An Investigation to Determine the Assessment Practices of Sight-Singing in a High School Choral...

October 28, 2008 / By: Sheryl Brame

The intent of this investigation was to determine the assessment practices of high school choral music teachers for the purpose of assisting high school music choral music teachers in developing and implementing assessment practices in their teaching.  Four sight-singing components were examined.  Specifically, the ability to sing a practice excerpt using: correct pitch to form a consistent melody; correct rhythmic values; a steady tempo; and correct Tonic Sol-fa Syllables.

In each learning area, five aspects of formal assessment were investigated: frequency of assessment; assessment conditions; assessment types; measurement tools; and documentation of student work. For the purposes of this study, it was assumed that assessment of student learning is possible. 

This was a quantitative study, for which the data collection tool was a forced-response survey.  Twenty subjects took the survey.  These subjects were high school choral directors, members of the American Choral Director’s Association and attended the 2008 Summer Dialogue.  Summer Dialogue is a week long camp for choral directors.  It is a chance for choral directors to attend seminars that focus on important topics relating to the choral classroom or ensemble.  The survey elicited the following responses (Always, Often, Rarely, and Never) regarding subjects’ demographics, beliefs and assumptions about assessment, and assessment practices.

Findings of this investigation suggest that high school choral directors teach and assess sight-singing but in varying degrees.  Results also suggested that the subjects used and assessed one or more of the four sight-singing components (melody, rhythm, tempo, Tonic Sol-fa Syllables) presented to them in the survey.  Rhythm was assessed and reported to parents more frequently than the other three sight-singing components.  Of the four sight-singing components, melody was the most popular component to be carried through assessment conditions, assessment types, assessment measurement tools, and the documentation of student work in sight-singing assessment.  Quite often, subjects favored assessment tasks that encompassed a singing performance using Tonic Sol-fa Syllables.  Aural tests were used more often than written test.  Generic rubrics and criterion rubrics were almost equally employed by all subjects in the four sight-singing components in this investigation.  Student knew the criteria for which they were being assessed and also knew when the assessment would take place.  Teacher observation was less time consuming while a structured condition required more planning and time.  Grading sheets were used more than audio cassettes, video, and digital technologies.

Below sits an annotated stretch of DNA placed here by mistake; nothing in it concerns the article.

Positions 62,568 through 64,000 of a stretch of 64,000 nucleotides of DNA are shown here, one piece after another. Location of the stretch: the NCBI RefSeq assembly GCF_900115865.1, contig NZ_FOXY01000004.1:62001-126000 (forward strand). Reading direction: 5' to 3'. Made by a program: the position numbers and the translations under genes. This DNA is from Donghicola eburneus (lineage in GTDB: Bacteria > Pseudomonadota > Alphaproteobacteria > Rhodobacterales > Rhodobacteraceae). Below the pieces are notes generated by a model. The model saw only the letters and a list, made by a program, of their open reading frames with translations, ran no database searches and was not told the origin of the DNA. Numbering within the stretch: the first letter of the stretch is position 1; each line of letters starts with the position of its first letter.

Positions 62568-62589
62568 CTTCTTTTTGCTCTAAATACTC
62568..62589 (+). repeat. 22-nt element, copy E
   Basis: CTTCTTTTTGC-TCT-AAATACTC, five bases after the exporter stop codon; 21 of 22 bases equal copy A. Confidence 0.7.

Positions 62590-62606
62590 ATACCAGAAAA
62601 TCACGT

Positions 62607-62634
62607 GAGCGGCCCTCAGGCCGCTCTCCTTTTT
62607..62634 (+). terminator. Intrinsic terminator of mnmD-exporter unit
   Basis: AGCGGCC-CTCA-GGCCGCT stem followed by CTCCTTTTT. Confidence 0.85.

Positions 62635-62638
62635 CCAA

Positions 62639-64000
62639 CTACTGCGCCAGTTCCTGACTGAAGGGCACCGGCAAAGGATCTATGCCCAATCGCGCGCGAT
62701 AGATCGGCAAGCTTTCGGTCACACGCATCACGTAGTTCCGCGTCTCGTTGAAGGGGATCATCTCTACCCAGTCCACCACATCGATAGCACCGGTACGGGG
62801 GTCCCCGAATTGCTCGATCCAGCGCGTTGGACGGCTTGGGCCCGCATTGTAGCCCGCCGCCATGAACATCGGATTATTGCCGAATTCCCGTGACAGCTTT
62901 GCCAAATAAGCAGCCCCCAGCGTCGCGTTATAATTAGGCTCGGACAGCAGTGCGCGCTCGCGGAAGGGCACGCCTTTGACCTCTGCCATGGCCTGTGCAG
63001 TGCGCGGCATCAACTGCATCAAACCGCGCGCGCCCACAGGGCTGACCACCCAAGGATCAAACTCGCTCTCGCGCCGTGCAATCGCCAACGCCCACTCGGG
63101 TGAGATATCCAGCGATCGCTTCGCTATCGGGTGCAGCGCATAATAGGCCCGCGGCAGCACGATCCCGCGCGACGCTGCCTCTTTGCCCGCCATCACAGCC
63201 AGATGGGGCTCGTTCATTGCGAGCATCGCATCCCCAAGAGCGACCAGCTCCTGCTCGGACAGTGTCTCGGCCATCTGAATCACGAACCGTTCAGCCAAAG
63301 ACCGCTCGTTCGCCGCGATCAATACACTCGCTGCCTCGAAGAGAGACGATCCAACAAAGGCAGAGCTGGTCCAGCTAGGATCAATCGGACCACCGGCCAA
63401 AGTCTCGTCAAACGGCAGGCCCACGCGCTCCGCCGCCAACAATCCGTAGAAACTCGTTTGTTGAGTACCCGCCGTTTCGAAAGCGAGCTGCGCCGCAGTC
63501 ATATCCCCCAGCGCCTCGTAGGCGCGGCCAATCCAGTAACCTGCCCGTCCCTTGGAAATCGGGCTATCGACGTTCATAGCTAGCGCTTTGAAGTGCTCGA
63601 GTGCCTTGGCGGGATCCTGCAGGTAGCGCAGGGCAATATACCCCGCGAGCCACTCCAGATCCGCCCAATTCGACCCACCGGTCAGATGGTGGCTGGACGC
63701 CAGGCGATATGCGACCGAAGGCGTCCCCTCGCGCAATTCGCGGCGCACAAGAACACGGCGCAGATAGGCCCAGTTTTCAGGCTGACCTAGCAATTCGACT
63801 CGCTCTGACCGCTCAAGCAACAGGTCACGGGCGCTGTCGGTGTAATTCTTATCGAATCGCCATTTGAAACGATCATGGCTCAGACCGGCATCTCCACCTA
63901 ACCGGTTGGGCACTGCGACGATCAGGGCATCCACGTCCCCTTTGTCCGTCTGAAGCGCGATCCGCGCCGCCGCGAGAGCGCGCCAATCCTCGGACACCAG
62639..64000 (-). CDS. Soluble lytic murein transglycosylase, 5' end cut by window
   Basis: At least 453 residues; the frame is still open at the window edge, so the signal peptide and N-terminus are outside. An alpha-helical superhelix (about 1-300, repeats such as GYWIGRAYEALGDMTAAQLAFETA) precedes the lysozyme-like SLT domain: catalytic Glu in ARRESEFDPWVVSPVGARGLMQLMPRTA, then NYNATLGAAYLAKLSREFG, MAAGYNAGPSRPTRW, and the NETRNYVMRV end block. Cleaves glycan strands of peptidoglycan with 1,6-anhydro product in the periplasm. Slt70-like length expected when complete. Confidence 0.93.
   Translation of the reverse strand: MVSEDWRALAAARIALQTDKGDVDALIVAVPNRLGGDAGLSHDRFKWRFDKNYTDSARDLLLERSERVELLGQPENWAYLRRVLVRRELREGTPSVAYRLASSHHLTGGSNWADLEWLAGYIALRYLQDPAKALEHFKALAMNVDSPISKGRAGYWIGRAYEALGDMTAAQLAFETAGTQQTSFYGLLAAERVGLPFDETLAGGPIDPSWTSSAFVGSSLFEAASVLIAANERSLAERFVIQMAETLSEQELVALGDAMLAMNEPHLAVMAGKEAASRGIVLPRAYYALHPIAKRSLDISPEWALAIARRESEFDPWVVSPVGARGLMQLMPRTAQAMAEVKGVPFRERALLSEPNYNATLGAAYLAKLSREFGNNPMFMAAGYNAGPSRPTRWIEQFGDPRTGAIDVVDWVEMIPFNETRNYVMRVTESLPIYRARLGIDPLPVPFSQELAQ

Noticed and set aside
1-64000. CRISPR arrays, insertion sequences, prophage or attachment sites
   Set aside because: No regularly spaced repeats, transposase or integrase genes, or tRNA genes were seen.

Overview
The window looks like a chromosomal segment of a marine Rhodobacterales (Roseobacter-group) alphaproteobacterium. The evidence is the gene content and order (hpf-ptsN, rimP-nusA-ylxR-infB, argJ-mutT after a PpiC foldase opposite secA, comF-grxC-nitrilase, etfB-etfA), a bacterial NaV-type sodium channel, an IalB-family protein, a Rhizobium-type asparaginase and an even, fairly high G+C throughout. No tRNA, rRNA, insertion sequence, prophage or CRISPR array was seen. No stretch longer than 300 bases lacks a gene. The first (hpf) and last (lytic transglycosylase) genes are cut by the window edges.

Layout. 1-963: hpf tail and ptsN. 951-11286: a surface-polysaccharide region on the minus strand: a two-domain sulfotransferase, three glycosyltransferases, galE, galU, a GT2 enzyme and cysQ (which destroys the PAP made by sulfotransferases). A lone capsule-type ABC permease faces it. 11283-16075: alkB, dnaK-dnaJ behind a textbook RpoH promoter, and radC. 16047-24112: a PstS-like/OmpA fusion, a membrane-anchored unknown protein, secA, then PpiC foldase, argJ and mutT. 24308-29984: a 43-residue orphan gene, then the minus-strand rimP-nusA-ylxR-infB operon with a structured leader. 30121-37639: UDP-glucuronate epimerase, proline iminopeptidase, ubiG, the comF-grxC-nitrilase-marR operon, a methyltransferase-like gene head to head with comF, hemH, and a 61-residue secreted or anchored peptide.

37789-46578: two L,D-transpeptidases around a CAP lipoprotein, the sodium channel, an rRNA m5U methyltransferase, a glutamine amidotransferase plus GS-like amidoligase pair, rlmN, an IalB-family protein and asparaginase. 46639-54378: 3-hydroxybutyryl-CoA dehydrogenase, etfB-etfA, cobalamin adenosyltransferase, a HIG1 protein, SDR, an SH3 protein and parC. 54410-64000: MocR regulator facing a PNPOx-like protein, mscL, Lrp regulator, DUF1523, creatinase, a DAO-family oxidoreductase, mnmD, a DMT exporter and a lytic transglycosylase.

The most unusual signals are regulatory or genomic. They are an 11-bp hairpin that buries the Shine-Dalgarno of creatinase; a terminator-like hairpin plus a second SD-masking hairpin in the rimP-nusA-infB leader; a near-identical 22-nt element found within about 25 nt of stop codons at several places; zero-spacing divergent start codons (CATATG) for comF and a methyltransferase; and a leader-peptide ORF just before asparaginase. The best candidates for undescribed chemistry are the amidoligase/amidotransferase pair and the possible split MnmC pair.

The data of this investigation call for training choral directors in the art of effectively teaching and assessing sight-singing.  For the most part, subject’s frequency of assessing students in sight-singing was low.  Some of the subjects taught sight-singing but did not assess it.  Other subjects assessed sight-singing but did not teach students how to read music.  Choral directors should not be assessing musical behaviors they do not develop in their students.  While there is much literature related to assessment in education, there is a need for studies pertaining to assessment in the music classroom, including a capacity to enhance the sight-singing development of students in the high school choral classroom.

Most subjects had a large number of students to assess in each class.  This may account for a practical need for efficiency and may have affected their decision regarding assessment practices.  The fact that technology was used so little by each subject to document student work may suggest a lack of necessary teacher resources for making this a usable strategy.